JEFF (Caller): Thank you. Tons of questions but one pops out is what can you say about these thorium-based nuclear reactors? I've heard - I've read good things about them, but no one wants to get it off the ground.
FLATOW: What are the features of - what is the future of nuclear reactors?
Dr. HOLDREN: I think there are a lot of interesting concepts in the nuclear reactor domain that are still being explored. The thorium-fueled ideas have been looked at from really many decades. For 50 years, people have been interested in thorium-fueled nuclear reactors, but there are some very substantial technical challenges in the way of making the thorium cycle really attractive. And nobody has up until now really demonstrated that those challenges can be overcome in a way that would make thorium reactors economically competitive.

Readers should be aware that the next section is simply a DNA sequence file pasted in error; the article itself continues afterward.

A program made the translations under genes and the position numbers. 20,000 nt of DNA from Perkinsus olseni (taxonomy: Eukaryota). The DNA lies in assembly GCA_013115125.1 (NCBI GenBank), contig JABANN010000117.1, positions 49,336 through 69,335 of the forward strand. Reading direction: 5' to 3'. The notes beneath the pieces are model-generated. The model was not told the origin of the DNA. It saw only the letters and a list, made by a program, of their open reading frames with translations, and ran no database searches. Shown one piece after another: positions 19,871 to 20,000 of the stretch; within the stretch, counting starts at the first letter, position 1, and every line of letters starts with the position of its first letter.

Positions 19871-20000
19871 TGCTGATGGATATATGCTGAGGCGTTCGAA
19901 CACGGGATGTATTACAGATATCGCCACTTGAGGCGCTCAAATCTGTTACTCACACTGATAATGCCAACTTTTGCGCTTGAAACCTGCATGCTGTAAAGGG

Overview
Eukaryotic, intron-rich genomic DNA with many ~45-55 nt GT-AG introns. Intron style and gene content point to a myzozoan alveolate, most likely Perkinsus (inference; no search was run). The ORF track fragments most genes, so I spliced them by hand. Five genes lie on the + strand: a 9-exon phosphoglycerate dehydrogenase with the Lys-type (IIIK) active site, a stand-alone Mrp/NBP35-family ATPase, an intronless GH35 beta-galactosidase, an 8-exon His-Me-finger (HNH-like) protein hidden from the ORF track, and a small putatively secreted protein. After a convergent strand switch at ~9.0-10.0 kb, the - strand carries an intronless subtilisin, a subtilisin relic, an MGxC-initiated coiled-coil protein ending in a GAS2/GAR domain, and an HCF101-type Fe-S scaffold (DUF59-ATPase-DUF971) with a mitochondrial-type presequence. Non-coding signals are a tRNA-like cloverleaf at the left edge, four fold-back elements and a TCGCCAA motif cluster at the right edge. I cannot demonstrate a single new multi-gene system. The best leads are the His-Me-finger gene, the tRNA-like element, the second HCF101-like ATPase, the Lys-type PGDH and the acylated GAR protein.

I think a more interesting idea, which is reflected with a modest amount of money in the president's 2012 budget proposal, are the small modular nuclear reactors which could be manufactured in, basically, assembly-line way, would have the potential for getting the cost down, are potentially economically attractive in much smaller sizes than the nuclear reactors we've been relying on. That makes them applicable in a wider variety of places. And they could be basically switched out and returned whole to the manufacturers so there wouldn't be any spent fuel that could be used for nuclear bomb making left behind after the reactor has lived out its useful life.
Comment: Obama needs to fire Holdren. Not only does he exagerate the LFtr challenges, he seems opposed to doing anything to overcome them. LFTRs are ideal as small modular reactors. They are highly efficient, and can be built in small packages.